There needs to be tolerance and room for all varieties of spirituality with all degrees on the integration/sublimation spectrum.

    India seems to be the most accepting, with Tantra on one end and ascetic yogis on the other.

  6. Great post, Jon. Lots of food for thought. Especially this question: “Why is it so often the renunciates who are the ones who elucidate sacred sexuality?”

    Proclaiming the holiness of sexuality while renouncing it: a great example of Christian double-speak. Reminds me of an account I recently read of the Pope trying to explain how clerical celibacy is both church-mandated and voluntary at the same time.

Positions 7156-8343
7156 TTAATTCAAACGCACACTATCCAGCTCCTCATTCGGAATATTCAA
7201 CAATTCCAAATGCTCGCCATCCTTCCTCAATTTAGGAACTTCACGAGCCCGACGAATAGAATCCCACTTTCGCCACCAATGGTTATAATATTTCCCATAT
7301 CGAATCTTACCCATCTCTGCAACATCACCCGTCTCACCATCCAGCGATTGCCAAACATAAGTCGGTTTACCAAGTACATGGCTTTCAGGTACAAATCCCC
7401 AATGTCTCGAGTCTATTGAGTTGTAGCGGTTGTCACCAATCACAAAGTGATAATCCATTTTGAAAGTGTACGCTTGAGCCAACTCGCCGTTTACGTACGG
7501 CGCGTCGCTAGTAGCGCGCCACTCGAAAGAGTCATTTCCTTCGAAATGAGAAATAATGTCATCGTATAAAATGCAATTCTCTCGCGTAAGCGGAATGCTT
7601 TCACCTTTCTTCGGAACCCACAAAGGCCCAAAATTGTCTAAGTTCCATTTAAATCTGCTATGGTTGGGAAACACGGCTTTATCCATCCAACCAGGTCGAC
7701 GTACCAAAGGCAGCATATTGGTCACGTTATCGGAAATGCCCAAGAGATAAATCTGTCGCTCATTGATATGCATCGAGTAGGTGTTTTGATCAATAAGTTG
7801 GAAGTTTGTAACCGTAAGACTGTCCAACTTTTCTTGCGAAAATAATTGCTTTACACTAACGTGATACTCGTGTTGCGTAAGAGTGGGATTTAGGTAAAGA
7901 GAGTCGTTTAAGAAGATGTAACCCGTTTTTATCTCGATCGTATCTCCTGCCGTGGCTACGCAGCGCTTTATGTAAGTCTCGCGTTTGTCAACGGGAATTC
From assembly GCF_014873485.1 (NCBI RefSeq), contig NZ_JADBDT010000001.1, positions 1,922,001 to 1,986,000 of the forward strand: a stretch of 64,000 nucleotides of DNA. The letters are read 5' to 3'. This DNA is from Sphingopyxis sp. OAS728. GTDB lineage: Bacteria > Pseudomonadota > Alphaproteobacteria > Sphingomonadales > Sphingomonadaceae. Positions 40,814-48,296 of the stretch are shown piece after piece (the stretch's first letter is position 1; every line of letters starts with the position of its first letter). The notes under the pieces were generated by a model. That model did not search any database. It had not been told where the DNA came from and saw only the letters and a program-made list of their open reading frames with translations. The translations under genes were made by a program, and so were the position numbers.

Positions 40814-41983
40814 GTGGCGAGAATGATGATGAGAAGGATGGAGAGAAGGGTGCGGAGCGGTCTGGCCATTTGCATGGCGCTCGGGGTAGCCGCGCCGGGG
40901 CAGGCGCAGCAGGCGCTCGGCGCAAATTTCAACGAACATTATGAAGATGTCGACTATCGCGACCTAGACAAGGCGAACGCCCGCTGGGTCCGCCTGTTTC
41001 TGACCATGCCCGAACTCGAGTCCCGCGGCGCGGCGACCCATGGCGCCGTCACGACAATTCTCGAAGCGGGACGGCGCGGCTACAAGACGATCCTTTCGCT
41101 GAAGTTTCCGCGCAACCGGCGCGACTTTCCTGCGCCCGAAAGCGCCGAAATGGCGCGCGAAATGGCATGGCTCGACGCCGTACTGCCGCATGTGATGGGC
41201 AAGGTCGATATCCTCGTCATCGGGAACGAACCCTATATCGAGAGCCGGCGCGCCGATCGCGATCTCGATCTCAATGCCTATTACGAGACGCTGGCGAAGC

This kind of double-speak is characteristic of much of Christendom today, the branches that have as their central message, “Jesus loves you just as you are – but you’re gonna have to change and follow these rules, else you’ll burn in hell for all eternity.”

    Yes, most Christians will say that sex is a God-given gift, but then they put rules and restrictions on it that exclude many of us (i.e., it has to be within the context of a life-long monogamous heterosexual marriage), thereby robbing sex of its gift-ness. That’s why so many can’t talk about the Song of Solomon without burying the erotic language “under ridiculous layers of symbolism.”